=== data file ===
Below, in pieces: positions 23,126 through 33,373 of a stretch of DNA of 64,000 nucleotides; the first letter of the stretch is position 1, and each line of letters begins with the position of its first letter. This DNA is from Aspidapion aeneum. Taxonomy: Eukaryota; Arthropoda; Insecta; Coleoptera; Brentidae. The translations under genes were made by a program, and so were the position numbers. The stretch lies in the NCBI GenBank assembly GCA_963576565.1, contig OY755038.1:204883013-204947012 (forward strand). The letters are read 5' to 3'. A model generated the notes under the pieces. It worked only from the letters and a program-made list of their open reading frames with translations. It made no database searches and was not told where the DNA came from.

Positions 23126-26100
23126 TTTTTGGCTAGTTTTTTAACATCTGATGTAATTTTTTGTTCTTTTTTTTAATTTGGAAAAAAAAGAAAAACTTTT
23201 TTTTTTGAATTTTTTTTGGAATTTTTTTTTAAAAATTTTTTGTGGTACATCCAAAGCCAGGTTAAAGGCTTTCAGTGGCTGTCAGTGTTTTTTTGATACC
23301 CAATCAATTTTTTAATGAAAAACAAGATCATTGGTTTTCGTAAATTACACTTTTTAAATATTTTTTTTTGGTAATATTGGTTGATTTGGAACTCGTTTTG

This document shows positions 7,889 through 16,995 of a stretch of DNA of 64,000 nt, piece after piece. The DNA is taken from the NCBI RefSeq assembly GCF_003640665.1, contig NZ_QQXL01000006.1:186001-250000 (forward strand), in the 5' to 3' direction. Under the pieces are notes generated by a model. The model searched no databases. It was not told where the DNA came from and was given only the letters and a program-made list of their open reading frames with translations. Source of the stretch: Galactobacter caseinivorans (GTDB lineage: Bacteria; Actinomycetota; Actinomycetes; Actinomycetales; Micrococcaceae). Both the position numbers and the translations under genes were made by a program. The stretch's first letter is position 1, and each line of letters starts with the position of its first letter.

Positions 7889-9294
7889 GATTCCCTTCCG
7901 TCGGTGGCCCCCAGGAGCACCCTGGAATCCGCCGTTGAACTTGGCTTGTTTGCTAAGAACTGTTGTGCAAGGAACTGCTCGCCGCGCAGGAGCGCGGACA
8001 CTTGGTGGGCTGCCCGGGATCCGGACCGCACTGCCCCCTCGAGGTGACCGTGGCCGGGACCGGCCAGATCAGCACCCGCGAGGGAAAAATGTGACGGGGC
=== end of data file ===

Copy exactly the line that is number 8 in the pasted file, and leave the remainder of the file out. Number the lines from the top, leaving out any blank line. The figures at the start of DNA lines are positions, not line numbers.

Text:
7889 GATTCCCTTCCG